Understanding spatiotemporal variation of water quality is a crucial but challenging task. We turn to big-data collection and use adaptive-path-planning, sampling algorithms and novel drifting sensors.
Urban water bodies are complex environmental systems, which are further complicated by the dynamics of urban run-offs and closely woven human activities. Maintaining clean, healthy and aesthetically pleasing water bodies for recreational activities and potable use requires careful and effective monitoring to facilitate effective management. While modern robotics has started to improve the traditionally labour-intensive measurement process, measuring varying spatiotemporal field remains a challenge today.
The project aims to improve the sampling efficiency by developing informative path planning algorithms to replace naïve path planning in existing robots. Building on top of real-time data collected by a team of connected robots, such as NUSwan, the algorithms learn time-efficient models of the field and use them to plan paths that minimize the overall error of the estimated field. Additionally, we also extend the path-planning algorithm to sample water and estimate the field simultaneously to ensure valid samples of interest are collected.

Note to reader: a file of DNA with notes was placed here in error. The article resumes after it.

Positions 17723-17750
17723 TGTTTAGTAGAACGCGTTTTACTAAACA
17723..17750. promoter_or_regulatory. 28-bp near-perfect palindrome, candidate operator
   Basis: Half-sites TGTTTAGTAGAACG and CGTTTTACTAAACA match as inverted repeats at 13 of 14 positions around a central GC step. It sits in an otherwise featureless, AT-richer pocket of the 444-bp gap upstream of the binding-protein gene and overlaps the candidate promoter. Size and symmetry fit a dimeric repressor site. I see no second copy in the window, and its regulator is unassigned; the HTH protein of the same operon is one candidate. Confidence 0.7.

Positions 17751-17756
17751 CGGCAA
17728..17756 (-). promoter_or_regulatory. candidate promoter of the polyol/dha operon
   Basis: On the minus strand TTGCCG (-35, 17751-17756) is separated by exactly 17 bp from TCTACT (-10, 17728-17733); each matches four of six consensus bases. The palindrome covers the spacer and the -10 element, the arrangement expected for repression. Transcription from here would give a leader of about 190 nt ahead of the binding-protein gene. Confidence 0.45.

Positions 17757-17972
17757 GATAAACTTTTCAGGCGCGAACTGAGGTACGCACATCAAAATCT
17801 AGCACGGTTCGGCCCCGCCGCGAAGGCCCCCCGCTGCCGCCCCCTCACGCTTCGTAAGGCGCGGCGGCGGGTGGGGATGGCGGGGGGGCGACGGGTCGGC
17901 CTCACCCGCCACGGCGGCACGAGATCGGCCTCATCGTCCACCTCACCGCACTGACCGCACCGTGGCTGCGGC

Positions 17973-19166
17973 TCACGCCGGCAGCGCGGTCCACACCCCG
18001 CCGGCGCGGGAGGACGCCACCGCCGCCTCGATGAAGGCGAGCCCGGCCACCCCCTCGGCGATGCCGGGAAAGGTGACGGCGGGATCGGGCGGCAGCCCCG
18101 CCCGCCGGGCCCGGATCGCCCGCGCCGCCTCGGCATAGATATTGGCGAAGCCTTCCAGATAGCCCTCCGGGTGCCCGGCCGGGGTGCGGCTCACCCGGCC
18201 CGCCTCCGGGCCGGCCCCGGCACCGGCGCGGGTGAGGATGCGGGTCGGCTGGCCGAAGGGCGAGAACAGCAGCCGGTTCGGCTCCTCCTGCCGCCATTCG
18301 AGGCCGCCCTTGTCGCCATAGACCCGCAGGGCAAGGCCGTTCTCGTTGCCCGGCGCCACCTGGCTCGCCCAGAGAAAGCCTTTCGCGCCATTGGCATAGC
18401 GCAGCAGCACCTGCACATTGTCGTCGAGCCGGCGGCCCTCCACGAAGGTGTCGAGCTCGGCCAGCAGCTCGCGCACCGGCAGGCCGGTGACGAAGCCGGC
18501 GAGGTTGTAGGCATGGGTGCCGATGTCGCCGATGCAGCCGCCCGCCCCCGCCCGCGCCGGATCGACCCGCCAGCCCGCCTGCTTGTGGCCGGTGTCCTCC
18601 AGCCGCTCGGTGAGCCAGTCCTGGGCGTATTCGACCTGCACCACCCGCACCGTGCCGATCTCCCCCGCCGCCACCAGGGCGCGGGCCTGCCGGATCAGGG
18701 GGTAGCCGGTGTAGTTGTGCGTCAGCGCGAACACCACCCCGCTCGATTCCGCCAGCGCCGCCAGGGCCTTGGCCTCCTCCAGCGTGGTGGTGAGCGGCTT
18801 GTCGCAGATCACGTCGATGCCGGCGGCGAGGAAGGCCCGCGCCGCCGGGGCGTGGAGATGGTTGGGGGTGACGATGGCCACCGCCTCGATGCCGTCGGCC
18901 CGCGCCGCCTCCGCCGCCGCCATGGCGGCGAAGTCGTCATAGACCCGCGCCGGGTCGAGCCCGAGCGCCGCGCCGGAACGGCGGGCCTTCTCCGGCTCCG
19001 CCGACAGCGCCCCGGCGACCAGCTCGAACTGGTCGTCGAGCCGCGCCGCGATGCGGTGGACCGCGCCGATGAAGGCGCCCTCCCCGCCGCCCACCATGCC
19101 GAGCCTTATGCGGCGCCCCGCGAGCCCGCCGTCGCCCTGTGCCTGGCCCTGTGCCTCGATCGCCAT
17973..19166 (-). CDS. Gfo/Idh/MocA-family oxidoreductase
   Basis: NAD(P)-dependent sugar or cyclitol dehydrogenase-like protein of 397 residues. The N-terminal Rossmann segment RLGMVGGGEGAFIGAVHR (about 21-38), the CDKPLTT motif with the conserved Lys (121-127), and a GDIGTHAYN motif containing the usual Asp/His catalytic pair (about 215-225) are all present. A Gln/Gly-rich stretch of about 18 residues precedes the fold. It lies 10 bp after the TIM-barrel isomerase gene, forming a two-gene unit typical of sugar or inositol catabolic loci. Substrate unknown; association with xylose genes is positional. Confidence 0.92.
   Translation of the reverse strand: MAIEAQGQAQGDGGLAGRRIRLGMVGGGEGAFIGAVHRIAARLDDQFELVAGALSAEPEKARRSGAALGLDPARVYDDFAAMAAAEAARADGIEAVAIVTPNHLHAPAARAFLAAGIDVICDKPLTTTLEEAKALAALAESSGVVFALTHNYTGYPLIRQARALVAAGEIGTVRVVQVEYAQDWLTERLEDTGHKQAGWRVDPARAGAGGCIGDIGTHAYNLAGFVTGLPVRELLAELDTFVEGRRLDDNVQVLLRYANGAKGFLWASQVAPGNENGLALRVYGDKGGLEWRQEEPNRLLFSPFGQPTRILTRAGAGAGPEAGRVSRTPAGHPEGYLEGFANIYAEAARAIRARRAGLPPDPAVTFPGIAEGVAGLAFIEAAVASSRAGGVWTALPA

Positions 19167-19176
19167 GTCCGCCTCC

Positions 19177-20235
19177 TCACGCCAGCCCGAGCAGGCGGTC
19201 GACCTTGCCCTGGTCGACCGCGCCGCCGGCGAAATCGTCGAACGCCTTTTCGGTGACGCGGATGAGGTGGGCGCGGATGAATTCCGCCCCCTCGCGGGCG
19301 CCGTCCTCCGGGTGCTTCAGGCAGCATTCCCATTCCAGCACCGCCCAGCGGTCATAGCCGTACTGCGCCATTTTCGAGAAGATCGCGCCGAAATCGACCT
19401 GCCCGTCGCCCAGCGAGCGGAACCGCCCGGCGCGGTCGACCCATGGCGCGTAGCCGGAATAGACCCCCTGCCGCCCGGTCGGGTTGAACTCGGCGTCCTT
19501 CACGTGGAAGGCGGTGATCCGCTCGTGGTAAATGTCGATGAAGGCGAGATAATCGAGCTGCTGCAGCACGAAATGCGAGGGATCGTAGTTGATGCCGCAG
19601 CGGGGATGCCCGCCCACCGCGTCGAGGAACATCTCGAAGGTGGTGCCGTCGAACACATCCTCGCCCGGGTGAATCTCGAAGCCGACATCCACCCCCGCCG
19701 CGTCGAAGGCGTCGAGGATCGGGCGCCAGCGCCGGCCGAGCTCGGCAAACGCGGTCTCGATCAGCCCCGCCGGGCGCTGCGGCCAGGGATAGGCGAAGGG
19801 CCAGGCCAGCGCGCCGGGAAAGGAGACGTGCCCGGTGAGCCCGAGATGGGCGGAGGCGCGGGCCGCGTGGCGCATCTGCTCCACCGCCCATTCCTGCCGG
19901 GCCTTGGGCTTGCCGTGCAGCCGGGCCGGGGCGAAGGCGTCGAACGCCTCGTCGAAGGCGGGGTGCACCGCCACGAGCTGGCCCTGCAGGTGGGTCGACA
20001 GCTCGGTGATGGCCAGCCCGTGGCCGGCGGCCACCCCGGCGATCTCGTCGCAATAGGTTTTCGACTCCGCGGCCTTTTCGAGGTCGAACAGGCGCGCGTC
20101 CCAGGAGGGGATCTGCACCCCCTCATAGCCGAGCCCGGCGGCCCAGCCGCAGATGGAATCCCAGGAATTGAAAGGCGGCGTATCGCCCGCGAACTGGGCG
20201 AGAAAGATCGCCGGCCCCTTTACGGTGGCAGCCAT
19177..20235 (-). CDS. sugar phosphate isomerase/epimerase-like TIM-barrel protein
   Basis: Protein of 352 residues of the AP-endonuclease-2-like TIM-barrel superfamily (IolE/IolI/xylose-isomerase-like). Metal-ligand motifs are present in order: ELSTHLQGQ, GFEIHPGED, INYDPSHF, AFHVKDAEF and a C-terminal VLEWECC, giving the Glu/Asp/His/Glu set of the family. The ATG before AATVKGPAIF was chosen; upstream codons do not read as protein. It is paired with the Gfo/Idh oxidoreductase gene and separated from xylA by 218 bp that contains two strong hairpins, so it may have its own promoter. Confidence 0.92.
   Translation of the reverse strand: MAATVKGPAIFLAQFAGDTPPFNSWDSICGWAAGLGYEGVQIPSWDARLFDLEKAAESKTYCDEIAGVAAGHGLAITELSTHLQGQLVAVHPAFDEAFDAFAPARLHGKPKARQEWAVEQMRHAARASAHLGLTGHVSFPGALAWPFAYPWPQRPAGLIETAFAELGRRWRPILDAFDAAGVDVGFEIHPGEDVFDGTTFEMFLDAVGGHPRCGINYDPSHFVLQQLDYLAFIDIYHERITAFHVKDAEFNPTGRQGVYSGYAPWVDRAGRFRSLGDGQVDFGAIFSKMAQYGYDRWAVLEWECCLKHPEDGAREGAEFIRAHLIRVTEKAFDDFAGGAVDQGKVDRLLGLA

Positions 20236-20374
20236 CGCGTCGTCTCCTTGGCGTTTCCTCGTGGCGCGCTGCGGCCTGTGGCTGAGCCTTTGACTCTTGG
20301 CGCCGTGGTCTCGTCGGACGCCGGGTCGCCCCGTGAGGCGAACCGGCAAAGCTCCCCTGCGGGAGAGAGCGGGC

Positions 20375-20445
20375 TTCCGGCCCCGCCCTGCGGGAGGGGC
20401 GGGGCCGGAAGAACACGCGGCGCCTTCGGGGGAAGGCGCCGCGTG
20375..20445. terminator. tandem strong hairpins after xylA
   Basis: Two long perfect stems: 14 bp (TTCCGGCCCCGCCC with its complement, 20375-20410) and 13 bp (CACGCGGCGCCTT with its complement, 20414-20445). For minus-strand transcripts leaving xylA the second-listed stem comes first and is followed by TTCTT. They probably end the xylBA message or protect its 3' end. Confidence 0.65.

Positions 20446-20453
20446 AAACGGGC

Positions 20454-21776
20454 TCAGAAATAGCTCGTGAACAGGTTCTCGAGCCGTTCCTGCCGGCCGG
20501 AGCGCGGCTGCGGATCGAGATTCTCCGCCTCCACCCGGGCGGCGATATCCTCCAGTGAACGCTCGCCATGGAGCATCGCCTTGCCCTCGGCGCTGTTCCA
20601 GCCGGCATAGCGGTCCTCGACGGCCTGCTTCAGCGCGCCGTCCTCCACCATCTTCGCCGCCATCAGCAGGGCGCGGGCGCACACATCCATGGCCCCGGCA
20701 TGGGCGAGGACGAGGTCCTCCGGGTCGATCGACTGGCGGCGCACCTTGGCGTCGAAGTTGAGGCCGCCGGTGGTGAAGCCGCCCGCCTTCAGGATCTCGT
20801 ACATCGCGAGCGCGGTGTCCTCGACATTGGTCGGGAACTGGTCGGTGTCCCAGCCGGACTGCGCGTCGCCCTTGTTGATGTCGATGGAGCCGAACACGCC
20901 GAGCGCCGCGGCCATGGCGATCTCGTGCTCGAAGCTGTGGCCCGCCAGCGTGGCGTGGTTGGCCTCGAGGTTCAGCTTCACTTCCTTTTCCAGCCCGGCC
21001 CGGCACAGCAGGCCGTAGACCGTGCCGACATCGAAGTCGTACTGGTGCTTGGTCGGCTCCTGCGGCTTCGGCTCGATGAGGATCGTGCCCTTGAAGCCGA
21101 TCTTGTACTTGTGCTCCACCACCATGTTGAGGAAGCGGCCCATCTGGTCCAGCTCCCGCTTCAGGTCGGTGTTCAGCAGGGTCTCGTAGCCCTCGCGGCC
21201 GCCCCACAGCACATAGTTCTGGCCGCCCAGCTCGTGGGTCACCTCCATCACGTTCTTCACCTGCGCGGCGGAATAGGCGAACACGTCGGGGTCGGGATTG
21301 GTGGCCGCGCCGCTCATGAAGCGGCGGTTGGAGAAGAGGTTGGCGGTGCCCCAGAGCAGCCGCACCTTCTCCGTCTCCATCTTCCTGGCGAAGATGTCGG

The project also integrates cost-effective smart sensors and combines their operations with industrial standard sensors to form a heterogenous monitoring system for big-data collection in the reservoirs. The system consists of NUSwan, drifters and static nodes to collectively improve the monitoring efficiency and accuracy.